Grenfell Murray Business Advisors and Accountants - logo

Employee vs. Contractor: Why it’s important

In the ever-evolving landscape of employment obligations, it is crucial for small businesses to stay informed about the distinctions between employees and independent contractors. Recent developments have highlighted the need for employers to carefully review their operations to ensure compliance and avoid severe penalties, including potential jail time and reputational damage.

PAYG (Pay As You Go) Withholding rules

The PAYG Withholding rules necessitate that employers withhold amounts from payments made to employees. However, these rules do not apply to independent contractors, underscoring the importance of correctly classifying workers. The ATO can impose significant penalties where PAYG W is not withheld, and the worker is considered to be an employee.

Superannuation Guarantee (SG) regime

The SG regime further complicates the employee versus contractor debate. Under certain conditions, individuals working under contracts ‘wholly or principally for their labor are considered employees for SG purposes, even if they are not common law employees. This has significant implications for superannuation contributions and penalties can apply where SG is not paid.

High Court decisions: A (brief) shift in focus

Recent High Court decisions have shifted the focus from what is often labeled the Multi-Factorial Test (MFT) – which considers various aspects of the working relationship when determining whether a worker is an employee or a contractor – to the actual written contract between the parties. The Court emphasised that the rights and obligations outlined in a contract are paramount in determining the nature of the employment relationship.

This was a welcome ‘win’ for businesses in that it provided more certainty as to the status of the worker. Using the MFT to determine the status of a worker could be difficult at the best of times and could vary significantly depending on each individual’s arrangement, including any evolution in the arrangement over time. The risk to businesses of misinterpreting the status could be so costly as to risk the future of a business when applied to multiple workers over multiple years.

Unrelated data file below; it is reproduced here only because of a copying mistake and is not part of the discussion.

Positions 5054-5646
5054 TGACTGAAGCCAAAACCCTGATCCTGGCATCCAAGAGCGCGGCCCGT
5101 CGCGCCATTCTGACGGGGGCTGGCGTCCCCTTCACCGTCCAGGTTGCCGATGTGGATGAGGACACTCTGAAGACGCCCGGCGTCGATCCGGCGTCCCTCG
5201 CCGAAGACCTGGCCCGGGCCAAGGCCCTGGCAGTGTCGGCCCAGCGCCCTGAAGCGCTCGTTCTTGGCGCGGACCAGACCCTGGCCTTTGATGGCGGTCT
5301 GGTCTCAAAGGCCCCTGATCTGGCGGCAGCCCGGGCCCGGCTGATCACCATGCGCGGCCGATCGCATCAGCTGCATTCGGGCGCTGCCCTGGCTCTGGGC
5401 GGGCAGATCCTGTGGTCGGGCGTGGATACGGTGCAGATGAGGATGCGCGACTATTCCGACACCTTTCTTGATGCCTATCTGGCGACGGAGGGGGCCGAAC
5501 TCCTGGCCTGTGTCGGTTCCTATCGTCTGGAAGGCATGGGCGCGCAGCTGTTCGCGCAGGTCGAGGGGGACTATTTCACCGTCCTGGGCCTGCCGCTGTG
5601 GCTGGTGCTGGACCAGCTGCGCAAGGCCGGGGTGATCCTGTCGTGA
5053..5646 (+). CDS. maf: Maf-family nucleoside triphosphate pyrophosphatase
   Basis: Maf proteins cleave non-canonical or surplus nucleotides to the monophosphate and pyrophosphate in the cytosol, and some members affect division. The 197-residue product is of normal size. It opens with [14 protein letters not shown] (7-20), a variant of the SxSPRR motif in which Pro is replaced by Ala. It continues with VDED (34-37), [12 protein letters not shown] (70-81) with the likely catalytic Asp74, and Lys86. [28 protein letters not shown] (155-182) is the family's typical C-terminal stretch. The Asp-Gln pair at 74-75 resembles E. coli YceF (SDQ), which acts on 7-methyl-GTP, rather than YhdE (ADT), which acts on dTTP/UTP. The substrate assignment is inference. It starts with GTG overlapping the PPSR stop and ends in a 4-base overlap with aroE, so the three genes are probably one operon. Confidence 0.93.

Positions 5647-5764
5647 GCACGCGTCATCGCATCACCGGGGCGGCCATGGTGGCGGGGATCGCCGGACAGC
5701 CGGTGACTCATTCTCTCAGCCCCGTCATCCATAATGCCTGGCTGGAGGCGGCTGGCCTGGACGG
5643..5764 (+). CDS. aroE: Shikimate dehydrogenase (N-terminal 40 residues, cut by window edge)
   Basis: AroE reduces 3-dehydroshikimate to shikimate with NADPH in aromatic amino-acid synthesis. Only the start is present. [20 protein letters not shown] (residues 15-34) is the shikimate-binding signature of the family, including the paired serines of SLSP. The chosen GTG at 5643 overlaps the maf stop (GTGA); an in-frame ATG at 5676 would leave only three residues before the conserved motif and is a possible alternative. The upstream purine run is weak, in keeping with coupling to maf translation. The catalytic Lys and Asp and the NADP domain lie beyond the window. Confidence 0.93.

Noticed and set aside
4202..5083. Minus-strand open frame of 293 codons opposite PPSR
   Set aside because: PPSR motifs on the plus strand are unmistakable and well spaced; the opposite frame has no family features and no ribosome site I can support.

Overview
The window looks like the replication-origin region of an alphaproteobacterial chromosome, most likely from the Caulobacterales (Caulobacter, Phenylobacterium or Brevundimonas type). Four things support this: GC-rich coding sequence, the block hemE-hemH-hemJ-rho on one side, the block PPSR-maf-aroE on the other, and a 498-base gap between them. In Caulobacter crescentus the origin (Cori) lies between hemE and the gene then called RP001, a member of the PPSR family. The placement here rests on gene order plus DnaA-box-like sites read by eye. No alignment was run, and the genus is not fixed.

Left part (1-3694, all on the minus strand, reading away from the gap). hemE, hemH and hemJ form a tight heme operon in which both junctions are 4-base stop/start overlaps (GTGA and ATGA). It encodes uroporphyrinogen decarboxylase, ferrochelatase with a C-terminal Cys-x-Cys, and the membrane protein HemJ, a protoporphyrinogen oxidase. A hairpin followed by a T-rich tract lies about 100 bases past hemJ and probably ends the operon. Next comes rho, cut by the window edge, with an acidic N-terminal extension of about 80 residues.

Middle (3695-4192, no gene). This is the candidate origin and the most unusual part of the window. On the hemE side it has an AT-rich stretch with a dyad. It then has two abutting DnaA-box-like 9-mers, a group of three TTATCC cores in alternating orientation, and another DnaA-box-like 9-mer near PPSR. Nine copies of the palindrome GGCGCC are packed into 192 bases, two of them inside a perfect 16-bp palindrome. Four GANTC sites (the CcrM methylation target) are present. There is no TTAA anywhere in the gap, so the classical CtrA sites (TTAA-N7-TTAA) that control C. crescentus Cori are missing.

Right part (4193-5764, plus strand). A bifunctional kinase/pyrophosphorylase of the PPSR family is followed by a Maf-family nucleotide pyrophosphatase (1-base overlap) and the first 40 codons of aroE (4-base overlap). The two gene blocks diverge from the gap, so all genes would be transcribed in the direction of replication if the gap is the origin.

Governments Response

In response to these High Court decisions, the government introduced the Fair Work Act Legislation Amendment (Closing Loopholes) Act 2023 which received Royal Assent late last year. They also introduced the Fair Work Act Legislation Amendment (Closing Loopholes No.2) Bill 2023 which received Royal Assent in February this year.

The Bills, among other things, define an employee by reference to the real substance, practical reality, and true nature of the relationship between the parties, rather than the contract alone. This effectively returns us to the MFT approach. 

Implications for Small Businesses

The changes to the Fair Work Act only apply to matters relevant to that Act. This means the ‘new’ definition of employee will not apply to PAYG W, SG, Payroll Tax, or many other employee provisions.

In fact, the ATO last year released guidance (PCG 2023/2) that effectively accepted the High Court decisions in relation to PAYG W, SG, ABNs and related reporting obligations where the worker and the business have, among other things, committed the terms of their relationship to a written contract (providing of course the contract is not a sham). The extended definition of a worker for SG purposes is unchanged and the ATO’s guidance in relation to that can be found in their ruling SGR 2005/1.

However, businesses would presumably need to reach the higher Fair Work bar to ensure they do not find themselves in a position where they become liable for unpaid long service leave, annual leave or the many other provisions covered by the Fair Work Act. Meeting the PAYG W and SG obligations would be little consolation in that case.

These significant changes highlight the critical importance of correctly classifying workers and doing it regularly. A worker that was a contractor last year may now be considered an employee if the nature of the relationship has at all changed.

We suggest you undertake these steps now, and then again each year in relation to your contractors:

  1. Review Contracts: Examine your agreements with workers to ensure they accurately reflect the relationship. If you do not have contracts in place speak to a suitably qualified lawyer.
  2. Understand the Law: Stay informed about the latest legal rulings and how they may impact your business.
  3. Consult Professionals: Seek legal advice when drafting or reviewing contracts to ensure compliance with current laws.

We are here to assist you in navigating these complex matters and to support your business in maintaining compliance. Please contact our office if you wish to discuss your situation.


The content provided in this article is for informational purposes only and does not constitute legal or financial advice. While we strive to ensure accuracy, we recommend that readers consult with an appropriate specialist for professional guidance specific to their individual circumstances. The information presented here may not cover all aspects of the employment regulations or tax implications. It is essential to conduct further research and consider seeking personalised advice before making any decisions related to your workers. Grenfell Murray Pty Ltd disclaims any liability arising from reliance on the information contained in this article. Readers should exercise due diligence and verify details independently.

Scroll to Top